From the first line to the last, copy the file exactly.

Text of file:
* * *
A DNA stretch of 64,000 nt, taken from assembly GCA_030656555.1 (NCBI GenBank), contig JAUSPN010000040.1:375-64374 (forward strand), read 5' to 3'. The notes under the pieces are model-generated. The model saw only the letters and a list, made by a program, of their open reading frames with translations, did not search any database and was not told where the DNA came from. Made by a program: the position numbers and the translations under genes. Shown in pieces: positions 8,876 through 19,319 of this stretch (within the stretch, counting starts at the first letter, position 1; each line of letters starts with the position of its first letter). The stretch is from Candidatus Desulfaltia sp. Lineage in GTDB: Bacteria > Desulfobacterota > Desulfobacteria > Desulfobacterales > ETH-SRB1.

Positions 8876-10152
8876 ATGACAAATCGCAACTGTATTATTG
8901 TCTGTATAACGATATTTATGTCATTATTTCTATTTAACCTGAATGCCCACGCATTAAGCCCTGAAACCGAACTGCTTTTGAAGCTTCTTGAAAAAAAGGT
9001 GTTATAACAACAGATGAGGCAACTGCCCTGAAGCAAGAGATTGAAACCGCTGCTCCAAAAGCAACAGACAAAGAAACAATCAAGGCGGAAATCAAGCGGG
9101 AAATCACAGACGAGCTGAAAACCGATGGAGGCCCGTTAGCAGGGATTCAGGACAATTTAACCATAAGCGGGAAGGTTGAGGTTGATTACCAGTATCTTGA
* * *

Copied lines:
A DNA stretch of 64,000 nt, taken from assembly GCA_030656555.1 (NCBI GenBank), contig JAUSPN010000040.1:375-64374 (forward strand), read 5' to 3'. The notes under the pieces are model-generated. The model saw only the letters and a list, made by a program, of their open reading frames with translations, did not search any database and was not told where the DNA came from. Made by a program: the position numbers and the translations under genes. Shown in pieces: positions 8,876 through 19,319 of this stretch (within the stretch, counting starts at the first letter, position 1; each line of letters starts with the position of its first letter). The stretch is from Candidatus Desulfaltia sp. Lineage in GTDB: Bacteria > Desulfobacterota > Desulfobacteria > Desulfobacterales > ETH-SRB1.

Positions 8876-10152
8876 ATGACAAATCGCAACTGTATTATTG
8901 TCTGTATAACGATATTTATGTCATTATTTCTATTTAACCTGAATGCCCACGCATTAAGCCCTGAAACCGAACTGCTTTTGAAGCTTCTTGAAAAAAAGGT
9001 GTTATAACAACAGATGAGGCAACTGCCCTGAAGCAAGAGATTGAAACCGCTGCTCCAAAAGCAACAGACAAAGAAACAATCAAGGCGGAAATCAAGCGGG
9101 AAATCACAGACGAGCTGAAAACCGATGGAGGCCCGTTAGCAGGGATTCAGGACAATTTAACCATAAGCGGGAAGGTTGAGGTTGATTACCAGTATCTTGA